Hooking up to revenue streams from the connected car

Data is the fuel that powers this hyper-aware automobile. We’re not far past the start of this technology, so what can we expect once it really starts to accelerate?

In order to mould that future, automobile manufacturers would do well to study the way other businesses use data, particularly in sectors that are dependent on it. A good example of this is everyone’s favourite online video store, Netflix.

The company harnesses many types of viewer information to deliver more than just click-and-watch capability — it aims to provide an experience for the user. Viewing history is analysed to provide a set of recommendations for future selections. This makes the company a partner in (and a shaper of) the user’s video-watching activities, rather than just the entity serving up TV episodes and movies. It’s also a powerful tool for analysing the viewing habits and patterns of the company’s many customers throughout the world.

Walt Disney is a sprawling media conglomerate that needs to integrate its operations fairly tightly in order for its business units to operate profitably together. As a result, “The Mouse” is a heavy analyser and processor of data.

One good example of the company putting this to clever use on the consumer side is the Magic Bands it makes available to certain visitors at its theme parks. These wrist bands are loaded with a sensor that allows the wearer to unlock their hotel room door (assuming they’re staying at a Disney facility, of course), check in to the Fast Pass express queues for attractions, and even order a visit from one of the costumed actors playing a popular Disney movie character, among other features.

This enhances and enriches the park experience, as the visitor has the means to conduct a range of activities by simply waving the band at a series of sensors. That eliminates a number of small worries and hassles, allowing the user to more fully enjoy their visit.

As with Netflix, this is a two-way benefit — the Magic Band is, naturally, an excellent tool for determining visitor habits, likes, dislikes, and peculiarities

So, future success for auto makers will depend on their ability, like Netflix or Disney, to deliver an experience rather than a simple motorized box on four wheels.

For example, any car maker can sell you a sedan, but how about one that’s able collect your groceries on the fly? Last year Volvo launched a pilot program, Roam Delivery, a service that will deliver grocery items to a car. The goods are ordered, and since the delivery service is given provisional access to the vehicle, it can open the boot, pop in the bags, then close and lock… done! When the car’s occupants return, they have their groceries loaded and ready to go.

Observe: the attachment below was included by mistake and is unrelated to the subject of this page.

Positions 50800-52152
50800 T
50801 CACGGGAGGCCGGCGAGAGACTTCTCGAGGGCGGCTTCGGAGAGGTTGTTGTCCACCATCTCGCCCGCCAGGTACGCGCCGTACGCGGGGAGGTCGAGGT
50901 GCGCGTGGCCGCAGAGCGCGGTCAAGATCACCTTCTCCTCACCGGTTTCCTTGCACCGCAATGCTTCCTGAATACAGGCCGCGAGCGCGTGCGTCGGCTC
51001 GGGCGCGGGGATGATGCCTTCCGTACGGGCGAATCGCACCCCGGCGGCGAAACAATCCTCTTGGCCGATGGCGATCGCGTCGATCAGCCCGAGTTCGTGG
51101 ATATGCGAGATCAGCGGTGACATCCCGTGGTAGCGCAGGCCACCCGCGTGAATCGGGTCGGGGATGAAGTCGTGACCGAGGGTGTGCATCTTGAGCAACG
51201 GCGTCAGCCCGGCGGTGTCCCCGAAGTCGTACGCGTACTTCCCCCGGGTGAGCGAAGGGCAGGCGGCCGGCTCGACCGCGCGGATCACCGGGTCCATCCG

There is a wide variety of potential offerings that can enhance a driver’s experience. Sticking with Volvo, car owners in the more frigid, Sweden-like climates can opt to have the car start early and warm the interior to a specified temperature before the driver enters.

Devising a menu of services to deliver this experience is a challenge, although potential Volvo customers in Southern California, for example, probably won’t be wowed by that pre-heat option.

Another bump in the road for manufacturers to swerve around is collaboration. In the automobile of old, it was almost entirely up to the car maker to devise a feature set to add lustre to its products.

Today, there are many connected car app makers, heaps of broadcast entertainment providers, and scores of traffic/diagnostic information services to choose from. Which is the best for a particular manufacturer, how can these entities best be collaborated with, and how to split the costs and revenue, if, indeed, the chosen service generates any revenue at all?.

Speaking of finances, another set of problems that must be solved is the manufacturer’s relationship with the data generator, i.e. the car’s owner. Data use is a hot topic these days, and there is a growing sense that it should not be given away for free.

How, then, to encourage the flow of potentially sensitive data to and from car maker and driver? A payment model is one option, with the user being compensated either financially or with free in-car services. Another option is to harness the data in a way that benefits the car owner, plus a certain community around him/her – GPS readings could be used in analysis that leads to changes in a city’s traffic regime, for example.

These are exciting times pregnant with potential for car manufacturers. The road ahead isn’t an easy one, however; there are a lot of factors to consider, and much research and testing to be done. The connected car is our future, it’s just a matter of figuring out how best to build and shape it.

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